PULLMAN, Wash. — A series of photographs by Washington State University professor Rafi Samizay on Afghanistan and its architecture will be on display from March 9 through April 11 at the WSU Museum of Art.
Homes constructed from artillery shells. Military tanks used as foundations for bridges. Flower pots that were once parts of missiles. In Afghanistan, a generation of war has resulted in a strange new architecture, built from the implements of destruction.
A native of Afghanistan, Samizay returned to his homeland last fall after a 22-year absence to work on reconstruction efforts.
“To see people living and continuing to build out of things like artillery shells and tanks shows that even in the midst of 30 years of war, there’s hope,’’ says Robert Barnstone, assistant professor in the WSU School of Architecture and Construction Management. He is serving as co-curator for the exhibit with Roger Rowley, curator and collections manager at the WSU Museum of Art.
Paired with photos from recent trips will be photographs from Samizay’s years as professor at Kabul University in the 1970s. He is working with Kabul University to develop a master plan for the university and with the government to design a prototype courthouse for the country.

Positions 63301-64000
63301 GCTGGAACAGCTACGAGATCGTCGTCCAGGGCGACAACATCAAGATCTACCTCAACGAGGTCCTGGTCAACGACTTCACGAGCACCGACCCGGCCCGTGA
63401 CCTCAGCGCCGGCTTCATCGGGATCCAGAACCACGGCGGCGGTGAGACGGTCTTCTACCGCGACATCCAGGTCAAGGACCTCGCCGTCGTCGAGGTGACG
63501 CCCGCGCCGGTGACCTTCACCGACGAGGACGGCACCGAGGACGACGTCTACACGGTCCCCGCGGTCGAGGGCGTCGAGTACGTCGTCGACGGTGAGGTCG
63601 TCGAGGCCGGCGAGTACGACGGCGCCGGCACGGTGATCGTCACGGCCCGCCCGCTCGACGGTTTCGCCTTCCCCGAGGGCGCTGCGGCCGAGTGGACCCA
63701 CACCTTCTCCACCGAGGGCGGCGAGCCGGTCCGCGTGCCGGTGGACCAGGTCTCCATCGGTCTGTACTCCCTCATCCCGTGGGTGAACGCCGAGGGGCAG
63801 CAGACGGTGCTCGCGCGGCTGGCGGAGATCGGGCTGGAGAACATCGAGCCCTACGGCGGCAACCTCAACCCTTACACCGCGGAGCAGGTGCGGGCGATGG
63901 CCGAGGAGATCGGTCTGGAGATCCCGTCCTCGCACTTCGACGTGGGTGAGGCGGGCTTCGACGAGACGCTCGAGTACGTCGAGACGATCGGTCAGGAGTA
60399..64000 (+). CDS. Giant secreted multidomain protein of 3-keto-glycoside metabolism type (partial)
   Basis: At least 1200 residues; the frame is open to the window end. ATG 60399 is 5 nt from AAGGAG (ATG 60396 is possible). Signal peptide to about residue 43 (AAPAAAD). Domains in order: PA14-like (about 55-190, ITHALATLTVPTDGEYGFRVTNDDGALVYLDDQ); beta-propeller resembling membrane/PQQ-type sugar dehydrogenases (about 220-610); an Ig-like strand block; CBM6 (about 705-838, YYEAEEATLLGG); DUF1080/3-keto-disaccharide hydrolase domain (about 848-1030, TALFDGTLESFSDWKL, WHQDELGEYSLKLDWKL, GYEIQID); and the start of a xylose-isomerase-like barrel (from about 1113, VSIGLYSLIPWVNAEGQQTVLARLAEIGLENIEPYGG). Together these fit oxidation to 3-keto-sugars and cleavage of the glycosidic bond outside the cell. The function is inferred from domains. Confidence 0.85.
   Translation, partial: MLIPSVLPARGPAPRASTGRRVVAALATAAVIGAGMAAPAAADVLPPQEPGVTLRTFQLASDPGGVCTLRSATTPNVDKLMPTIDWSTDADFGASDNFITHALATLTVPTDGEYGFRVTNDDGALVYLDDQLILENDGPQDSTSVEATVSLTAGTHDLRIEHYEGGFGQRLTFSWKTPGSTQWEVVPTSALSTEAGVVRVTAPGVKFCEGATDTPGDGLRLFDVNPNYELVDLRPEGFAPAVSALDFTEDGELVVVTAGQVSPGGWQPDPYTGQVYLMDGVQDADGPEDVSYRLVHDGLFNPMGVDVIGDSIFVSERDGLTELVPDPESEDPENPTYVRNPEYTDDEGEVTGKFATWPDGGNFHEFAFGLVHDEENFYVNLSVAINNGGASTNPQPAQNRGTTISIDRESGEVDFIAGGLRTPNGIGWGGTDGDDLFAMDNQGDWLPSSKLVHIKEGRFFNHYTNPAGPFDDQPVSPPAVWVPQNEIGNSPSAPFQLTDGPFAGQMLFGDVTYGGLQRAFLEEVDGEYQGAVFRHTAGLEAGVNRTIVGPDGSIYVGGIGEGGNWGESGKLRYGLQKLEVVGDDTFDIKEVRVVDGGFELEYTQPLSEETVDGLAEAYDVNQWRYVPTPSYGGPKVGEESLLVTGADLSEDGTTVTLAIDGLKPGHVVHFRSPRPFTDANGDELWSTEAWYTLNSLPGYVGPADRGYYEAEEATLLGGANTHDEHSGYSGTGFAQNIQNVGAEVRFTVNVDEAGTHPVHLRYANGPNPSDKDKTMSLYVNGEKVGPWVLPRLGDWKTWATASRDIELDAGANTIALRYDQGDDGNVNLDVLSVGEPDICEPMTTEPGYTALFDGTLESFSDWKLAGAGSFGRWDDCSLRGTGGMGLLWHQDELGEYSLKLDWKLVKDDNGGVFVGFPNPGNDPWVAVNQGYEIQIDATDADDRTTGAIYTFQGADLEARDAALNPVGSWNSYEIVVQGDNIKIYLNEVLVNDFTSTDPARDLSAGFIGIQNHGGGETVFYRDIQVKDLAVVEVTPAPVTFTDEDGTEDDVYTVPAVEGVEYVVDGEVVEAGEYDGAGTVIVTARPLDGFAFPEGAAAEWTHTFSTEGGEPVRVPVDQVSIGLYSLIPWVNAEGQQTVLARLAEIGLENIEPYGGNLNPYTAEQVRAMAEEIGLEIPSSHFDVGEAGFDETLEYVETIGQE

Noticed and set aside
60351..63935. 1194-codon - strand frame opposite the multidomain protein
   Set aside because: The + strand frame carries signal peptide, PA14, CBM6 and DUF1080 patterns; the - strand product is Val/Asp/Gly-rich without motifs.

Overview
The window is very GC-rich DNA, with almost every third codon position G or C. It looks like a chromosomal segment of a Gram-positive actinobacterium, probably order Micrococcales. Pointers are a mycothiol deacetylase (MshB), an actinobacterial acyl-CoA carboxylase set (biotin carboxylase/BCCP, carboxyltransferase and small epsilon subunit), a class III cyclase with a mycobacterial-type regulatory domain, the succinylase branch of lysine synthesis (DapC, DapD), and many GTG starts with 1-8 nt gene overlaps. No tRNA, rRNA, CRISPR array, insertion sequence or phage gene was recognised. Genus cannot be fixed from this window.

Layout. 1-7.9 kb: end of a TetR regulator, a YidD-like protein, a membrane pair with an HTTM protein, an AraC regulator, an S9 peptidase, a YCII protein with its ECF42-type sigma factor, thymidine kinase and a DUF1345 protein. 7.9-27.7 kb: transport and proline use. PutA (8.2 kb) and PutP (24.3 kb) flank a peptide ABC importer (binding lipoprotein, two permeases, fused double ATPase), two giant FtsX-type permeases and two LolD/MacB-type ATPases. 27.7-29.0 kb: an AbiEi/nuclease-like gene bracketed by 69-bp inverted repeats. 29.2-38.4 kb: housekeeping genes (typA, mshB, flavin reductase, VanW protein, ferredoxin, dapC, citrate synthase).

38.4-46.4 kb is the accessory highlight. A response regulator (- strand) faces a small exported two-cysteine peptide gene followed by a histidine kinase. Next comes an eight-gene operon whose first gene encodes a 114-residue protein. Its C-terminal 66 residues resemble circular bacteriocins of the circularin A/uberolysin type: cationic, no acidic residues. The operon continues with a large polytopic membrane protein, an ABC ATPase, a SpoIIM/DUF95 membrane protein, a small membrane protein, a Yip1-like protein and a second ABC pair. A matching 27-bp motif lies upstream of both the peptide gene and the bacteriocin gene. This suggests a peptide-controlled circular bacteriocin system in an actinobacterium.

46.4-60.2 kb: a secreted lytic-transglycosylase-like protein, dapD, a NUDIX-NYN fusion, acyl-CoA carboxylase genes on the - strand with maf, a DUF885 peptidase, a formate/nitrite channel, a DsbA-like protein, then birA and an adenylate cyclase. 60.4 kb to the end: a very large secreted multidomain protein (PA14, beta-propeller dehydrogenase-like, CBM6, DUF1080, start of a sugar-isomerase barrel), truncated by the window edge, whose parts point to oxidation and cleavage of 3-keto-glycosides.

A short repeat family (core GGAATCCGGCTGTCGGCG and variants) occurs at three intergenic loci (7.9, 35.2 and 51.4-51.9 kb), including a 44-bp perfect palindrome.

Samizay fled Kabul in 1981 during the Soviet occupation, shortly after being arrested. He had been the director of the university’s architecture school, specializing in indigenous architecture and historic preservation. He is the author of a 1980 book on the traditional architecture of Afghanistan, and prior to the Soviet occupation and civil war in Afghanistan, he conducted a survey and analysis of different neighborhoods of Kabul. He has been at WSU since 1984 and served as the School of Architecture’s director for nine years.
Samizay will return briefly from Afghanistan to give a lecture in conjunction with the event but remains busy with rebuilding projects.
“He has a lot of guts to be in Afghanistan right now,’’ Barnstone said.
The museum, located in the Fine Arts Center across from Martin Stadium on Wilson Road, is open Monday through Friday, 10 a.m. to 4 p.m., Thursday from 10 a.m. to 7 p.m. and Saturday and Sunday from 1 to 5 p.m.
In conjunction with the exhibit, several lectures will be held in the Fine Arts Auditorium. Samizay will give a March 9 lecture at 7 p.m., Andrew Appleton, associate professor of political science, will speak March 23 at 7 p.m. on “Nation Building’’ and Bashir Kazimee, architecture professor and a native of Afghanistan, will speak April 6 at 7 p.m. on “Afghan Architecture.’’